The company in question, Curtiss-Wright Corp., promoted a male employee with less experience and qualification than the plaintiff, Joyce Quinlan. She claimed she was passed over because of gender discrimination.  Afterward, she copied numerous confidential company documents, the most damaging of which was a performance appraisal of the male employee that stated he needed to improve his job performance in several areas.  Ms. Quinlan believed the appraisal supported her claims and immediately provided it to her attorney.
Upon learning that she had copied the performance appraisal, Curtiss-Wright fired her for being “a thief.”  She sued the company in the Law Division of the Superior Court of New Jersey for gender discrimination and retaliation.  A trial was held and the jury found that her actions in copying the performance appraisal were protected by the LAD and that the company had engaged in unlawful retaliation by firing her.
The case was appealed, and the jury’s verdict was overturned by the Appellate Division of the Superior Court.  Thereafter, New Jersey’s Supreme Court agreed to hear the case.  Quinlan v. Curtiss-Wright Corp., 204 N.J. 239 (2010).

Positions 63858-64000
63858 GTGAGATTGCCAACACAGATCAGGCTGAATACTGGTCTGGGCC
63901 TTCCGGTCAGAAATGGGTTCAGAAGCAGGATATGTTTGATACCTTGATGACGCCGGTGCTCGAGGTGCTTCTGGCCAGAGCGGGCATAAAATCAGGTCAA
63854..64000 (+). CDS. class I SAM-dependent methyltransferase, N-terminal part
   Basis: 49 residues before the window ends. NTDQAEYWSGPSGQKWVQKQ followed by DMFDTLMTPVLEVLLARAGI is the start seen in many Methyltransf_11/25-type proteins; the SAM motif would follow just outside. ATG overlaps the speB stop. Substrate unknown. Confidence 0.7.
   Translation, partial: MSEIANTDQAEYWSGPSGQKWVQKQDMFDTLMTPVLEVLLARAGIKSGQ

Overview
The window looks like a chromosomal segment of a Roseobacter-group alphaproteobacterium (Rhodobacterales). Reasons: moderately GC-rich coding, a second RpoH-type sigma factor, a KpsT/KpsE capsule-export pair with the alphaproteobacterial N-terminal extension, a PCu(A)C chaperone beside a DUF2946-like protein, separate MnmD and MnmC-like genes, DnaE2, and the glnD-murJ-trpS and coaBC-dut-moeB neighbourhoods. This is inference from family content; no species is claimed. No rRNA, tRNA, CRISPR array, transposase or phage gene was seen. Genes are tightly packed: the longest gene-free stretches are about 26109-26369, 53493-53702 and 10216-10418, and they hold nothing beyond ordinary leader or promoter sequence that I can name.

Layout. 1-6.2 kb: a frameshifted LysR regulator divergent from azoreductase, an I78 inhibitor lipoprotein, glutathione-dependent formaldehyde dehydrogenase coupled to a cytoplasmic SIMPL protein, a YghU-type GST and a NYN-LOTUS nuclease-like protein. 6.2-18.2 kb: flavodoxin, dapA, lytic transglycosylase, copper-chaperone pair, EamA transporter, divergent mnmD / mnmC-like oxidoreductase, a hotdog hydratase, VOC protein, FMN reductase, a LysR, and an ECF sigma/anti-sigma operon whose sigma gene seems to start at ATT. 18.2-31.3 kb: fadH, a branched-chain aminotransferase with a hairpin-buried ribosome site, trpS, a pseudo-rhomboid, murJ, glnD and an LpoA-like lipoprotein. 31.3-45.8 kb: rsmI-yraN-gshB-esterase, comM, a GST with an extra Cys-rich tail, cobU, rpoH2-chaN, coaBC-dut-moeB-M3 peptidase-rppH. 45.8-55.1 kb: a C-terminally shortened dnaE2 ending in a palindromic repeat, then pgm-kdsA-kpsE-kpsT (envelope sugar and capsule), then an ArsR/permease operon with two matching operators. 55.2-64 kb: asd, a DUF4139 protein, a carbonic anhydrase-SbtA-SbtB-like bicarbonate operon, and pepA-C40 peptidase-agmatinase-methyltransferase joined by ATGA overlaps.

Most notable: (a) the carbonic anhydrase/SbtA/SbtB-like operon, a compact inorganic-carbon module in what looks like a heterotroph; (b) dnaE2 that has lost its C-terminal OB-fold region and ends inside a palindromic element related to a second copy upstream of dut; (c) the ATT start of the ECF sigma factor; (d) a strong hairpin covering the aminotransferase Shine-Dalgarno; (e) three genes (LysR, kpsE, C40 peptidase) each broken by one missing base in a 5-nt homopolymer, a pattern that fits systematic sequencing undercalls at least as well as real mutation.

The Supreme Court established seven factors to be considered in determining whether such activity is protected.  Those factors are: 1) how the employee came into possession of the documents; 2) what the employee did with the documents; 3) the nature and content of the documents to assess the employer’s interest in keeping the documents confidential; 4) whether the company had a clearly identified policy on privacy or confidentiality that the employee violated; 5) whether the use or disclosure of the documents was unduly disruptive to the company’s business; 6) the strength of the employee’s expressed reason for copying the documents, rather than describing them or identifying them to counsel; and 7) the effect permitting or prohibiting the use of the documents will have on the balance of rights generally between employees and employers.
The Supreme Court held that these factors weighed in favor of Ms. Quinlan. Copying the performance appraisal was protected by the LAD. The Supreme Court reinstated the jury’s verdict in her favor. 
The Court did not establish a general rule that such copying of confidential documents will always be protected by the LAD.  Instead, the Court stated that the seven factors it established were to be applied on a case-by-case basis.

Comments/Questions: gdn@gdnlaw.com

© 2011 Nissenbaum Law Group, LLC